Stability of mRNA/DNA and DNA/DNA duplexes affects mRNA transcription.

Kraeva RI, Krastev DB, Roguev A, Ivanova A, Nedelcheva-Veleva MN, Stoynov SS - PLoS ONE (2007)

Thermodynamic stability (ΔG) of the nearest-neighbor interactions in RNA/DNA duplexes (10 mM monovalent cation), containing complementary DNA strands (in blue). Watson strand (top) and Crick strand (bottom) shown in black.
© Copyright Policy
Related In: Results  -  Collection

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getmorefigures.php?uid=PMC1808433&req=5

pone-0000290-g004: Thermodynamic stability (ΔG) of the nearest-neighbor interactions in RNA/DNA duplexes (10 mM monovalent cation), containing complementary DNA strands (in blue). Watson strand (top) and Crick strand (bottom) shown in black.
Mentions: To explain the observed differences in the stability of sense and potential antisense RNA/DNA duplexes in coding sequences and introns, we calculated the frequency of their nearest neighbor interactions. RNA/DNA nearest neighbor interactions form pairs, containing complementary DNA duplets (Figure 4). Differences in ΔG values of for interactions within these pairs are responsible for the difference in stability of sense/antisense duplexes. We found that genes' sense mRNA/DNA duplexes contain more rAA/dTT, rAC/dTG, rAG/dTC, rGG/dCC, rGA/dCT, rCA/dGT interactions than their corresponding partners rUU/dAA, rGU/dCA, rCU/dGA, rCC/dGG, rUC/dAG, rUG/dAC found more frequently in the potential antisense RNA/DNA duplexes (Table S7). The higher stability of the first five sense interactions (rAA/dTT, rAC/dTG, rAG/dTC, rGG/dCC, rUC/dAG) compared to the corresponding antisense partners (rUU/dAA, rGU/dCA, rCU/dGA, rCC/dGG, rGA/dCT) leads to a more stable sense RNA/DNA duplex. rUG/dAC is more stable and well-represented in antisense duplexes than rCA/dGT and hence it contributes to the stability of the antisense duplex. Finally, rAU/dTA and rUA/dAT, as well as rGC/dCG and rCG/dGC, are symmetric and therefore equally distributed in both sense and antisense duplexes and contribute equally to their stability. Yet, the impact of the first five duplex pairs on the stability of the sense duplex is much stronger and consequently sense duplexes are more stable than antisense duplexes. In introns and IGRs, however, the above frequencies are different (Tables S8 and S9). For example, in contrast to coding sequences, the more stable rAA/dTT pair is under-represented in introns compared to its corresponding but less stable rUU/dAA pair. These two pairs occur with nearly equal frequency in IGRs. This suggests that the different distribution of certain nearest neighbor interactions contributes to the higher stability of coding sequences and lower stability of introns and IGRs.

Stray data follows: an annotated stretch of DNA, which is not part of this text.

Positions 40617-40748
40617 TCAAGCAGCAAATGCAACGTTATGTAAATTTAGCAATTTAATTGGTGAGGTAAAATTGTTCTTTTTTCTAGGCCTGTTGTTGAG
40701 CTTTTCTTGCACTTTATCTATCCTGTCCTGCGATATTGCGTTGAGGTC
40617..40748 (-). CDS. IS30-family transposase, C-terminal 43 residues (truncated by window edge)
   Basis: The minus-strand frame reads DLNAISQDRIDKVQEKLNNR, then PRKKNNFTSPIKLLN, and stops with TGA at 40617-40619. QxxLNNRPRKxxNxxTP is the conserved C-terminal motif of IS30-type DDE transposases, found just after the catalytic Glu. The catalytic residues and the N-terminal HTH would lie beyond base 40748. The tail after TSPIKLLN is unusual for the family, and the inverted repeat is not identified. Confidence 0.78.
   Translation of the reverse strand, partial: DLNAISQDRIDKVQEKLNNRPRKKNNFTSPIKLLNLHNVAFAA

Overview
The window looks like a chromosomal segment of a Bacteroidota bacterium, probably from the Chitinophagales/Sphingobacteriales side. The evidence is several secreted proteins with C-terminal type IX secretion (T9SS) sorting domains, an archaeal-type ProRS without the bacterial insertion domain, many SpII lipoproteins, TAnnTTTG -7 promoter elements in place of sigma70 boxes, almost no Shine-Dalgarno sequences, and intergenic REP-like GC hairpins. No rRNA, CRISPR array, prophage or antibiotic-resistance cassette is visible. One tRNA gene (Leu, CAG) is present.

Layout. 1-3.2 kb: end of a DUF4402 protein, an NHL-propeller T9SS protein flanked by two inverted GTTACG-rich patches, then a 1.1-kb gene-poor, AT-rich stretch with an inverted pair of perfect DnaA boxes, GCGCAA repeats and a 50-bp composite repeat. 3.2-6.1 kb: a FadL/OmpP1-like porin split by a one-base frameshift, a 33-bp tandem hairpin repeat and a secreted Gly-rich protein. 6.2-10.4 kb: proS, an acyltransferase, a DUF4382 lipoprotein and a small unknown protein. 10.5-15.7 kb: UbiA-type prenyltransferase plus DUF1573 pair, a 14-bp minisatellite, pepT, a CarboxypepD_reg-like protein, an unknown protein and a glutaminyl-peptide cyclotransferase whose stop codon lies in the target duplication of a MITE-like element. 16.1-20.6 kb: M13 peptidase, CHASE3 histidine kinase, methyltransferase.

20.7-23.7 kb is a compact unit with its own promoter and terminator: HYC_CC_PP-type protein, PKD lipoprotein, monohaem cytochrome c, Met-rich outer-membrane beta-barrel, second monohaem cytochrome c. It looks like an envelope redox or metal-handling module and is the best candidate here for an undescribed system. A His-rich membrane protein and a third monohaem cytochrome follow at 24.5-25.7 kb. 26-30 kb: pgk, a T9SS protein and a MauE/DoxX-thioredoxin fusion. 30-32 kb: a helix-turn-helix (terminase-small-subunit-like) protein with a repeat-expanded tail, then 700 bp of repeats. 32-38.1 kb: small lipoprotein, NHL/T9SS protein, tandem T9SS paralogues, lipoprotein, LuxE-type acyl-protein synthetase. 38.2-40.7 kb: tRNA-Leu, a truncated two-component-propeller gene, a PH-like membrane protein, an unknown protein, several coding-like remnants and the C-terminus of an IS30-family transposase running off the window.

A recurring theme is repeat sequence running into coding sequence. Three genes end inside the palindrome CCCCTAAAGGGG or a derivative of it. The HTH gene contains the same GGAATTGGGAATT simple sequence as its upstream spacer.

Bottom Line: The results show that coding regions are more thermodynamically stable than introns, 3'-untranslated regions and intergenic sequences.The lower stability of the DNA/DNA and mRNA/DNA duplexes of 3'-untranslated regions and the higher stability of genes correlates with increased mRNA level.These results suggest that the thermodynamic stability of DNA/DNA and mRNA/DNA duplexes affects mRNA transcription.

View Article: PubMed Central - PubMed

Affiliation: Institute of Molecular Biology, Bulgarian Academy of Sciences, Sofia, Bulgaria.

ABSTRACT
Nucleic acids, due to their structural and chemical properties, can form double-stranded secondary structures that assist the transfer of genetic information and can modulate gene expression. However, the nucleotide sequence alone is insufficient in explaining phenomena like intron-exon recognition during RNA processing. This raises the question whether nucleic acids are endowed with other attributes that can contribute to their biological functions. In this work, we present a calculation of thermodynamic stability of DNA/DNA and mRNA/DNA duplexes across the genomes of four species in the genus Saccharomyces by nearest-neighbor method. The results show that coding regions are more thermodynamically stable than introns, 3'-untranslated regions and intergenic sequences. Furthermore, open reading frames have more stable sense mRNA/DNA duplexes than the potential antisense duplexes, a property that can aid gene discovery. The lower stability of the DNA/DNA and mRNA/DNA duplexes of 3'-untranslated regions and the higher stability of genes correlates with increased mRNA level. These results suggest that the thermodynamic stability of DNA/DNA and mRNA/DNA duplexes affects mRNA transcription.

Show MeSH
Related in: MedlinePlus